Often when it comes to professional photography, I get asked one simple question. That question is - How do you get clients to pay? It’s not uncommon to have some troubles jumping from the TF (Trade For) world into the paid world, so I'm here to share with you the tip that every single Fortune 500 company has used to get payment out of clients and build a successful business.
Start Charging Money
Seems ludicrous, I know. I'm not trying to troll you or screw with you in any way, this is just the only way you can start making money from photo shoots. There is no secret formula, or tactic to use for earning money in photography, you just have to start asking for it. Not just asking for it, demanding it. You must keep in mind some very important tips when it comes to this though.
You’ll Lose All Your Previous Clients
If you've been working for friends and family for free, you can expect to lose all of them as clients when you start asking for payment. Sure, your close family might begin to pay, but when you decide to start charging, you can expect to be looking for an entirely new market of clients. This will be intimidating and discouraging, but I promise it’s for the best.
You Might Not Enjoy Your Work As Much
If you've been hand selecting models to work with to build your fashion portfolio and want to start charging, you’ll have to work with anyone who is writing you a check. There is some good and some bad that can come with this. Ultimately though, it just means you'll have to work harder to get great images, but that’s good practice for you anyway.
You Might Have to Adjust Your Portfolio
One important, but often neglected piece of research that must be done when starting your business in photography is finding your clients. If you're shooting beautiful artistic nudes of local models, who are you marketing them to? Certainly that business strategy isn't going to work well when it comes to family portraits and senior photos. You need to find who will pay for your work, and I think you'll find that the modeling industry often doesn't have many buyers.
I'm not trying to discourage you from the modeling side of things, it's just never been an industry with money. Often times, models have either made it or haven't, and they try not to pay photographers on both sides of that fence. You need to research who has the bank roll, and those are the people you need to impress, not your photography friends on Facebook.
You'll Actually Be Making Money From Photography
That's right, you'll actually start getting people who will pay you to do what you love. That's the dream, right? It may not be the amount of money you want, or as often as you want, but it's a start, and that's the important thing to remember.
Not all of your work needs to be paid, you simply need to make the choice on what is and what isn't, and be stern in your reasoning. I personally, do not make it a secret that I sometimes work for free, you need to make sure that you free work is actually benefiting you. Whether that is in exceptional photos for your portfolio, and a grasp in a new technique in shooting it needs to be something you walk away with feeling accomplished. Remember, it's call trade work for a reason -- both must be benefiting from it.
The most important aspect of working as a full time professional photographer isn't the inverse square law, rule of thirds, or Photoshop techniques. It's learning how to effectively market yourself to the industry. Each person has a different approach to this, but I'm not convinced that any of them are rocket science. As for me, I take the "Tell Everyone, Everywhere" approach.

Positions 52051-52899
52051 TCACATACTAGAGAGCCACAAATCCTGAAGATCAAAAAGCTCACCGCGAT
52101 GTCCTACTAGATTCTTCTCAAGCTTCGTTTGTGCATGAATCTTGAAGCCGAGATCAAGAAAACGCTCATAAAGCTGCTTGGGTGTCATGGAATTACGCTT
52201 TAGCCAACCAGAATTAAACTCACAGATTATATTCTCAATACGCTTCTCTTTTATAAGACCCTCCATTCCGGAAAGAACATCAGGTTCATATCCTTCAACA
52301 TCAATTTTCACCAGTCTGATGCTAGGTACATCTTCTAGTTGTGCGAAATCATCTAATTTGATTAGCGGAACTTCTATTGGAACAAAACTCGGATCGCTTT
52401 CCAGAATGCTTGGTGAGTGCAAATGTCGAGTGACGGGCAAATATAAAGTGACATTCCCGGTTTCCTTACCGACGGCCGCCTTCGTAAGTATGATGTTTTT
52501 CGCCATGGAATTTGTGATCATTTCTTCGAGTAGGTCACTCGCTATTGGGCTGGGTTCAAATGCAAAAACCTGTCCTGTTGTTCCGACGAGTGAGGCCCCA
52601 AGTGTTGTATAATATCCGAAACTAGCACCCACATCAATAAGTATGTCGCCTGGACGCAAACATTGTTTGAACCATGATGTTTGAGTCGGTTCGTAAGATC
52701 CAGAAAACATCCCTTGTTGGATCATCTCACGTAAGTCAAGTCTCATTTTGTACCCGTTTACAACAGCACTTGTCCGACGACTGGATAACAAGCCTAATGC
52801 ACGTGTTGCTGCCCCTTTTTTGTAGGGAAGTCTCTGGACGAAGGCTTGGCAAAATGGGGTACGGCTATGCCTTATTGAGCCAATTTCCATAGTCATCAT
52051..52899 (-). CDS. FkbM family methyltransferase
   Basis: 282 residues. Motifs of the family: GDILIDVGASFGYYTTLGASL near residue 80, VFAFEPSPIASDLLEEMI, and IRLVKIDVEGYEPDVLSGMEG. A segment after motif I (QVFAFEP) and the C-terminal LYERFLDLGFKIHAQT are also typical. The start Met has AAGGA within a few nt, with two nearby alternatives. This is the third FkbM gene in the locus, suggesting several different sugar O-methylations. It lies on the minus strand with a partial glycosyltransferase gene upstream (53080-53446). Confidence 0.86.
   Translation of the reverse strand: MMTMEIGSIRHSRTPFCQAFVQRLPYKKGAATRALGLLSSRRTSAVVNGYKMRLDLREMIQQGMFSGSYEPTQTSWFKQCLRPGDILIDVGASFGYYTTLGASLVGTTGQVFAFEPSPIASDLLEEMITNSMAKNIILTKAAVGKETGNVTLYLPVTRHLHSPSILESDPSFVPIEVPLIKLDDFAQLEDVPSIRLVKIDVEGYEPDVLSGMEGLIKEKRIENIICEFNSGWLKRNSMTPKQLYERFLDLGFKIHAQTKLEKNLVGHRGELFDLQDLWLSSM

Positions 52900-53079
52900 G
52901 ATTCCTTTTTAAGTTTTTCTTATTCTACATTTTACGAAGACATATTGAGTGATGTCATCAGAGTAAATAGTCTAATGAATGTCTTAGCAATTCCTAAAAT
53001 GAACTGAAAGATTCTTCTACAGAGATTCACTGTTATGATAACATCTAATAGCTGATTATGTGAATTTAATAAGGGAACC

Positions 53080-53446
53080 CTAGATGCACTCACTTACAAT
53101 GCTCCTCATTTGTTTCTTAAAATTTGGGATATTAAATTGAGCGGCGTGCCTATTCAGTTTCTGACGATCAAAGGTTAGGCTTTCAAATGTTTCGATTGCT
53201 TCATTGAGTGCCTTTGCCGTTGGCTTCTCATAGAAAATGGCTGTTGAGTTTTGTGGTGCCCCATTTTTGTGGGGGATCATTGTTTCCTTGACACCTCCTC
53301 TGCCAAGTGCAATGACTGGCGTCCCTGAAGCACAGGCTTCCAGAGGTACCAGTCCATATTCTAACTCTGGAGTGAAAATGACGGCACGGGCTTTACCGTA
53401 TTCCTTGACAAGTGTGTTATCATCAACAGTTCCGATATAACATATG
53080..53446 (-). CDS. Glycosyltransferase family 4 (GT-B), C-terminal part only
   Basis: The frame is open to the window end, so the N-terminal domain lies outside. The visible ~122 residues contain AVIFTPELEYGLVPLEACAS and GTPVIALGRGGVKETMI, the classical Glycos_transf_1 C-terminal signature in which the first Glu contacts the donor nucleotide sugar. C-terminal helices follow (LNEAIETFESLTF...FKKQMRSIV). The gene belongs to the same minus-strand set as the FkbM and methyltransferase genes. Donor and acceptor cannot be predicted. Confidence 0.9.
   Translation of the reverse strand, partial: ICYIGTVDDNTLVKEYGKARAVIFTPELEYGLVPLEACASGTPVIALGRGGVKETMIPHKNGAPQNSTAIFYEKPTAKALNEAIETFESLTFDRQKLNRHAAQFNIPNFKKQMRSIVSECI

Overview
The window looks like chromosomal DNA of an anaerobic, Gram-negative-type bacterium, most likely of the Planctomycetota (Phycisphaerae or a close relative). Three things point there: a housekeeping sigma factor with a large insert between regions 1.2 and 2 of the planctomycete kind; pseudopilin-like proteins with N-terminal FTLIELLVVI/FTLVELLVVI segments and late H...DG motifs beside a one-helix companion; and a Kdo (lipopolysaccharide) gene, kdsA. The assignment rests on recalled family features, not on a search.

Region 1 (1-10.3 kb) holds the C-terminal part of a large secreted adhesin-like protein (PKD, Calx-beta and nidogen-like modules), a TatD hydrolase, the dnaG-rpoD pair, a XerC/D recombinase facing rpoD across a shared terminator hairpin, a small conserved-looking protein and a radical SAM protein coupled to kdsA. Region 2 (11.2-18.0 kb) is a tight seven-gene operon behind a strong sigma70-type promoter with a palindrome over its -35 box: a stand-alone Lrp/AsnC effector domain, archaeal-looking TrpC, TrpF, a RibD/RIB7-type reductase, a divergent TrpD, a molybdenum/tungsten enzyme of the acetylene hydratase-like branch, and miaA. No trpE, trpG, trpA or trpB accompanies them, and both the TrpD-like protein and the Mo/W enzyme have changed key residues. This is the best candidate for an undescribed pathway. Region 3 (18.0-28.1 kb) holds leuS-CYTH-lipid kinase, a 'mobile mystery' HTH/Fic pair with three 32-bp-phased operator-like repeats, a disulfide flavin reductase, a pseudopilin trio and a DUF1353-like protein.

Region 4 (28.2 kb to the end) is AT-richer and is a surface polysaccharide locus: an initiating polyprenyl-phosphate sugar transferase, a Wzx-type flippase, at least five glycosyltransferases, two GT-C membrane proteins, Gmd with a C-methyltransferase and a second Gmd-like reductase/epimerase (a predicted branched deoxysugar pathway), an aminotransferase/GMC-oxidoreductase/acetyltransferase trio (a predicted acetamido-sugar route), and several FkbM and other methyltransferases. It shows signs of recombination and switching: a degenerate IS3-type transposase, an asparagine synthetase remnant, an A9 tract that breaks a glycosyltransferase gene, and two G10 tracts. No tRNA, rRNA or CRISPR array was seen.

|"Marketing is a contest for people's attention." -Seth Godin|
Tell Everyone, Everywhere
I order 1,000 business cards every 9 months or so, and use all of them. If you've met me, odds are I've given you a business card at some point in time. Everyone I meet for the first time, I tell them I'm a professional photographer. The wording to that is important to me, as I want people to know that I'm not just some guy with a nice camera; but rather, I'm a professional at my craft. And I sell myself too - I'm a firm believer in the idea that if you can't effectively sell your work and craft to people, how do you expect others to?
I also brand everything. For example, I've even put my business logo in the header image of this article. Did you even notice? If not, good...let me get it into your subconscious; if you did, even better. All of my paperwork and marketing materials is uniformed in style, to help build a brand that people are familiar with. People have recognized me on the street based off of the face outline logo I use, believe it or not.
My clients aren't excluded from that tell everyone mentality either. After working with a client, I hand them a couple of my business cards, and tell them my entire business is built on referrals, and ask them to keep me in mind, and hand a card off to a friend or family member that might need professional photos taken. On average, each client will refer 1-2 additional clients to me, which continues to exponentially grow my business.
Certainly, there is going to be struggles when you decide to make the jump to paid work, and start demanding that your time should be compensated. That doesn't mean that you should be concerned on making that jump though. The struggles will be there, and it's important to weigh your expectations. However, if you're constantly wondering what steps you need to take in order to start charging for work, all you need to do is take that first one. Charging for work isn't hard part to the equation, the marketing and finding your niche is.